Join us as we explore current research in this area with Dr Léïla Eisner of Universität Zürich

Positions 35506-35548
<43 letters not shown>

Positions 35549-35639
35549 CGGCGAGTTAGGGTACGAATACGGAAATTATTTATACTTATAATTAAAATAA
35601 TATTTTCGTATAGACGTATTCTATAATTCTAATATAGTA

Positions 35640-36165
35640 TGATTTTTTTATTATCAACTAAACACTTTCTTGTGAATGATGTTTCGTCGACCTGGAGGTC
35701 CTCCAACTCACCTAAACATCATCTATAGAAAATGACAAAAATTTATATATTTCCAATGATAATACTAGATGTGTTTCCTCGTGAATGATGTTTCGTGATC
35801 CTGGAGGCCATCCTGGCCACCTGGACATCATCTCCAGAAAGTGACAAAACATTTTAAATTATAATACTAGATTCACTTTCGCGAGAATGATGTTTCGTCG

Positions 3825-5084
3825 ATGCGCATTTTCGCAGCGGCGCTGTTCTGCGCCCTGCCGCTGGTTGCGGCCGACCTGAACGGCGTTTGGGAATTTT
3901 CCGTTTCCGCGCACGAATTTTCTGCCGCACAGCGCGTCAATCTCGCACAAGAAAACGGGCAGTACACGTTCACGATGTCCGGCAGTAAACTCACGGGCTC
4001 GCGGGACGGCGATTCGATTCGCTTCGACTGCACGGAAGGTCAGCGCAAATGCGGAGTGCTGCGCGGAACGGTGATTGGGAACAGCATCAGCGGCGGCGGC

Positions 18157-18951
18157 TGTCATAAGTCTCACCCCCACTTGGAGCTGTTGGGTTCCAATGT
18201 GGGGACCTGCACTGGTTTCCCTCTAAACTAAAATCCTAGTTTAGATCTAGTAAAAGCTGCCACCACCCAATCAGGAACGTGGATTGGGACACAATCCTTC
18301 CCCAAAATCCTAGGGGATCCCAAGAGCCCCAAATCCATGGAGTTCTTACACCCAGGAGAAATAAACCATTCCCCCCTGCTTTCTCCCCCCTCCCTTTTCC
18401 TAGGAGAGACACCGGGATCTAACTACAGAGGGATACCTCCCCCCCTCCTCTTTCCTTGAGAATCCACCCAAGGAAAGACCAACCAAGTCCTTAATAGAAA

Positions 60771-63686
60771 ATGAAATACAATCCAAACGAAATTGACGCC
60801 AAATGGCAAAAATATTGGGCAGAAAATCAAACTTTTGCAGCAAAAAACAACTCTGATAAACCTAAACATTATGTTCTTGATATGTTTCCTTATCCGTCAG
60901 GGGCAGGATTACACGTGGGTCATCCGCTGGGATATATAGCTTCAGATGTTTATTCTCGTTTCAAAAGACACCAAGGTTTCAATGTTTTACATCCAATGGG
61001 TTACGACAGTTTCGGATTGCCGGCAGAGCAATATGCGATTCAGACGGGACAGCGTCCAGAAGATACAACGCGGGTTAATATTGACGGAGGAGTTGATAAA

Have you ever wondered why some historically disadvantaged groups in society are increasingly tolerated but never reach the tipping point of full institutional and social equality? People’s perceptions of social reality might be part of the answer. This research investigates how perceptions of the social reality and particularly perceived societal norms (i.e., perception of most people’s opinions in society) serve as a vector of communication between individuals, groups, and societies in the social change process. This presentation will feature three sets of studies in the sexual minority context. The first study investigates how the general population perceives others’ opinions toward sexual minorities and when these perceptions might be inaccurate (Study 1, representative sample, N = 892). The second set of studies examines how these (mis-)perceptions can affect sexual minority members and, particularly, their collective actions toward achieving greater equality (Studies 2-4, sexual minority samples, N = 378–1220). Finally, the last study assesses how the outcome of ‘successful’ collective actions – institutional and political changes (i.e., a new law on stepchild adoption for same-sex couples) – can, in turn, impact individuals’ perceptions of the societal norm (Study 5, university sample, N =437). Together these findings shed light on the processes that can lead to social change.